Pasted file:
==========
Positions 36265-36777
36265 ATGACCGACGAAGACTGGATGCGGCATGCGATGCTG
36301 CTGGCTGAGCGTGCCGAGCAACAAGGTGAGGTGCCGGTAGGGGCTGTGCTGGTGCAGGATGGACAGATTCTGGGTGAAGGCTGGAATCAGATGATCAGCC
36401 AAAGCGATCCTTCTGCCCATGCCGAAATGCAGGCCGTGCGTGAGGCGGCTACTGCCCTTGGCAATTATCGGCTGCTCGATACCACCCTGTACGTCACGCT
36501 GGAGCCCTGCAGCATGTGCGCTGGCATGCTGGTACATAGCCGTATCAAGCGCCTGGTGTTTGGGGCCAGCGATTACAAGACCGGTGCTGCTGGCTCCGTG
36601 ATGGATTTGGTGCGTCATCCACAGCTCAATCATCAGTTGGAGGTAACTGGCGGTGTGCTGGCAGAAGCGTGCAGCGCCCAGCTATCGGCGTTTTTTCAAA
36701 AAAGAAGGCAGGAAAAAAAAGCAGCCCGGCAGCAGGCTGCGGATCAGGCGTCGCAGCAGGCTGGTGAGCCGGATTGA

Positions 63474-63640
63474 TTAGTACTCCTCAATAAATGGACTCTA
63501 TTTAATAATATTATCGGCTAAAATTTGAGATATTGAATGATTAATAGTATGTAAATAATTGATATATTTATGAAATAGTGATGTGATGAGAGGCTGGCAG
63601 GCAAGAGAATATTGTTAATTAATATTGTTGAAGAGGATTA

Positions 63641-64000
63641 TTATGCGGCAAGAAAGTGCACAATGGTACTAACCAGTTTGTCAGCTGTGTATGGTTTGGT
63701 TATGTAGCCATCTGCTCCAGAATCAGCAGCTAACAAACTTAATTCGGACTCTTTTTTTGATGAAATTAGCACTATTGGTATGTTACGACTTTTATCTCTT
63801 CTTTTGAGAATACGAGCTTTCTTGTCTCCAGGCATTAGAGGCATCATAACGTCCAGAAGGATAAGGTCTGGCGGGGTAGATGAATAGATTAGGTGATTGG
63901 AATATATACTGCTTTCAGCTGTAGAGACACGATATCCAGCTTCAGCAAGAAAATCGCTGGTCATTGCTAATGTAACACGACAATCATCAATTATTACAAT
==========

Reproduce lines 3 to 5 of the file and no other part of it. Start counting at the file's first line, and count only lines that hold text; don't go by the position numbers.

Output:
36301 CTGGCTGAGCGTGCCGAGCAACAAGGTGAGGTGCCGGTAGGGGCTGTGCTGGTGCAGGATGGACAGATTCTGGGTGAAGGCTGGAATCAGATGATCAGCC
36401 AAAGCGATCCTTCTGCCCATGCCGAAATGCAGGCCGTGCGTGAGGCGGCTACTGCCCTTGGCAATTATCGGCTGCTCGATACCACCCTGTACGTCACGCT
36501 GGAGCCCTGCAGCATGTGCGCTGGCATGCTGGTACATAGCCGTATCAAGCGCCTGGTGTTTGGGGCCAGCGATTACAAGACCGGTGCTGCTGGCTCCGTG